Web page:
It was really strange, I had never seen a man iron anything before.

“What do you think, Anna? Please tell me the truth. Do I look stupid?”

For a moment, I lost myself in the question. “Anna, what do you think?” I couldn’t remember if I had ever been asked that before.

I had a really hard time concentrating. All the English words I had learned were gone and I couldn’t find them. He was used to getting a delayed answer from me but he always waited, no matter how long I took. Some people would try and answer for me and I often would just nod my head and go with it, even if they were way off because, the more someone would try and say it for me, the harder it was to find the right words.  

“Ahhh … that looks good … what you’re wearing,” I answered.

My face turned all red as I said it. I didn’t know where to turn so he wouldn’t notice it.

“Really? You think this is okay,” he asked.

“Ahhh, yes, I think so.” 

“Awesome, thanks! I will stick to this one then,” he said. 

I thought he looked and smelled amazing, a whole lot better than the Schlaubbekjse (overalls), dark long-sleeved plaid shirts, socks, rubber sandals and the smell of cow poo I was used to.

I didn’t share that thought with George. I thought I would just keep that to myself for the whole forty-four years of life I might have left.

“Oh, before I forget, there is the tape I made for you.” He pointed to the coffee table and said, “If there is any other CD you like, just let me know and I can make a tape of it for you. It’s really easy.”


I asked why he was going to court and he said, “Ahhh, it’s complicated. I will tell you all about it another time, okay?”

“Sure, okay.”

“Sooo, what are you going to do all day,” he asked.

“Oh, nothing but sit by my phone and wish Hilary would call me.” I didn’t know what else I could do. I was so bored.

“You know, Anna, I will be gone all day and I have a VCR and a lot of movies. If you want, you can stay here and watch movies all day.”

I thought that was the best idea I had ever heard. I enjoyed that thought for about five seconds and then my Low German thoughts had to ruin it. I could think of many excuses as to why I shouldn't be alone in his apartment watching movies. What if someone came over and thought I broke in? What would I say?

George knew I would love his offer but I tried really hard to hide my excitement from him. I said, “I shouldn’t. What if someone finds out and tells my mom?”

“Your mom is a million miles away; no-one will ever know! Look at it this way, it is your day off and you can choose to do whatever you want to do and this is what you would like to do, right?”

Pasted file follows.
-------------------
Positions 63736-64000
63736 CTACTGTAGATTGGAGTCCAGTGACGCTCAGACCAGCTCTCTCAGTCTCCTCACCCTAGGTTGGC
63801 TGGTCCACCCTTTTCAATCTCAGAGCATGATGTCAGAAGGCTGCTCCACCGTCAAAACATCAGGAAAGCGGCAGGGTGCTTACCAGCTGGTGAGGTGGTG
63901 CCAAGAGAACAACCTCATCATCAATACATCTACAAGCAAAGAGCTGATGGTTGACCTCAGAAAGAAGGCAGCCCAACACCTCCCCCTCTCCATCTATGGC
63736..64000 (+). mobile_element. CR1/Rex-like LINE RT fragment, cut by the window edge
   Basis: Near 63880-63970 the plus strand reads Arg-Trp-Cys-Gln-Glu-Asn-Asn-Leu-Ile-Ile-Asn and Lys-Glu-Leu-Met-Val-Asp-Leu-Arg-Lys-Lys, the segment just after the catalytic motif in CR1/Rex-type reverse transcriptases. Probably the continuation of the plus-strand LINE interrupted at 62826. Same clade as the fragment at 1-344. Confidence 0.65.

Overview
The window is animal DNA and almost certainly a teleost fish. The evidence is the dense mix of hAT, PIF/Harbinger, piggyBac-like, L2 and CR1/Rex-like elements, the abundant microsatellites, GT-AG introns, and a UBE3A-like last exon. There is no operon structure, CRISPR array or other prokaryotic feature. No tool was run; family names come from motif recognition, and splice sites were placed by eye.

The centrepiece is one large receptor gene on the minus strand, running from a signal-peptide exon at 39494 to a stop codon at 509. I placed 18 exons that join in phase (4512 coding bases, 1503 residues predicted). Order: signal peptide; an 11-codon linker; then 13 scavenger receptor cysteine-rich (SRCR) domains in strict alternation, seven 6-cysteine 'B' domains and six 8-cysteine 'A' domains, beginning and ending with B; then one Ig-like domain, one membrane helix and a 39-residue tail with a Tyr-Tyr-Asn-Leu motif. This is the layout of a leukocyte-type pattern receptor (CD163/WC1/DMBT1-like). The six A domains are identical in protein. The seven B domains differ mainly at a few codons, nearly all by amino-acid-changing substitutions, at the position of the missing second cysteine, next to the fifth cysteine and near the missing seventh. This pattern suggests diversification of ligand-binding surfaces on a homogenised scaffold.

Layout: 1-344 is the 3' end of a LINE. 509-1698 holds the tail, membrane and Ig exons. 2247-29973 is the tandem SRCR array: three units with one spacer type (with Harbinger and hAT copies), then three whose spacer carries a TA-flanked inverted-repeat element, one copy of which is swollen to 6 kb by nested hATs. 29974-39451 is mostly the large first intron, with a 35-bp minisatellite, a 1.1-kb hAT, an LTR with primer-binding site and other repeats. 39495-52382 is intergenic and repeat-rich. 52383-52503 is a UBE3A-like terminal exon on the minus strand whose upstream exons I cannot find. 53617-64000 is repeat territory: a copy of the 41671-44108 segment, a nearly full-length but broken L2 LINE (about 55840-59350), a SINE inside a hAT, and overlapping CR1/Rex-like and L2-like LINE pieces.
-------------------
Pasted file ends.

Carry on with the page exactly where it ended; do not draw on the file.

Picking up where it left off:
I was getting really worried as he slowly walked closer and closer to me. He put one hand on my shoulder and said, “Anna, I know you have a lot on your mind. Maybe this will help you forget about everything just for a little while. Don’t you think you deserve one day to enjoy yourself and not be worried about what someone you don’t even know might say about you? I mean, have you ever just done something that you wanted to do just because you wanted to do it?”

Then it happened again. I couldn’t find any words to say. All I could think of was his hand on my shoulder and the sound of my pounding heart. He took his hand off my shoulder, backed up a bit, and put both of his hands on his head and said, “Hell, if I were in your shoes, I would probably kill myself.”

I felt my face turn from red to white in a second and I suddenly felt really cold and shaky. I just knew I had to sit down so I backed up a bit and sat down on the couch. He realized that he probably should not have said that.

“Oh, crap, what am I saying? It’s just a figure of speech. People say it all the time. It’s okay, Anna. You really should learn to relax. Everything is going to be just fine.” Click here to continue reading my story.

Friday, November 28, 2014

Flour Gorditas


2 cups of flour
1 1/2 tsp baking powder
1 1/4 tsp salt
2 tsp oil
3/4 c lukewarm milk (2 percent is fine)
2 tbs shortening


In a medium bowl, combine flour, baking powder, salt, and shortening. With your hands, mix the ingredients, incorporating the shortening into the flour.

Stir in milk and oil until combined. 

Pour mixture onto the counter top (it will be dry and crumbly at first, but after kneading, it will come together) and knead until smooth and elastic (about 4 minutes.)

Return kneaded dough to bowl, cover and let sit for 30 minutes (this is to let the gluten relax, the dough will NOT rise.) Cut large dough ball into 8-10 pieces.

Roll out small dough balls thin and at least 8-10 inch wide with a rolling pin (The dough will shrink once placed on the griddle.)

Preheat a pancake griddle, (comal) or a large skillet to medium high heat.

If you don't have a gordita presser, you can use a small sauce pan filled with some water to press the gorditas down.

Cook for about 2 - 3 minutes on each side. As soon as the gorditas are ready, i will cut them open. With a small knife, dip it in some water and start cutting your gorditas open. Slice about half way around the gordita to create a pocket.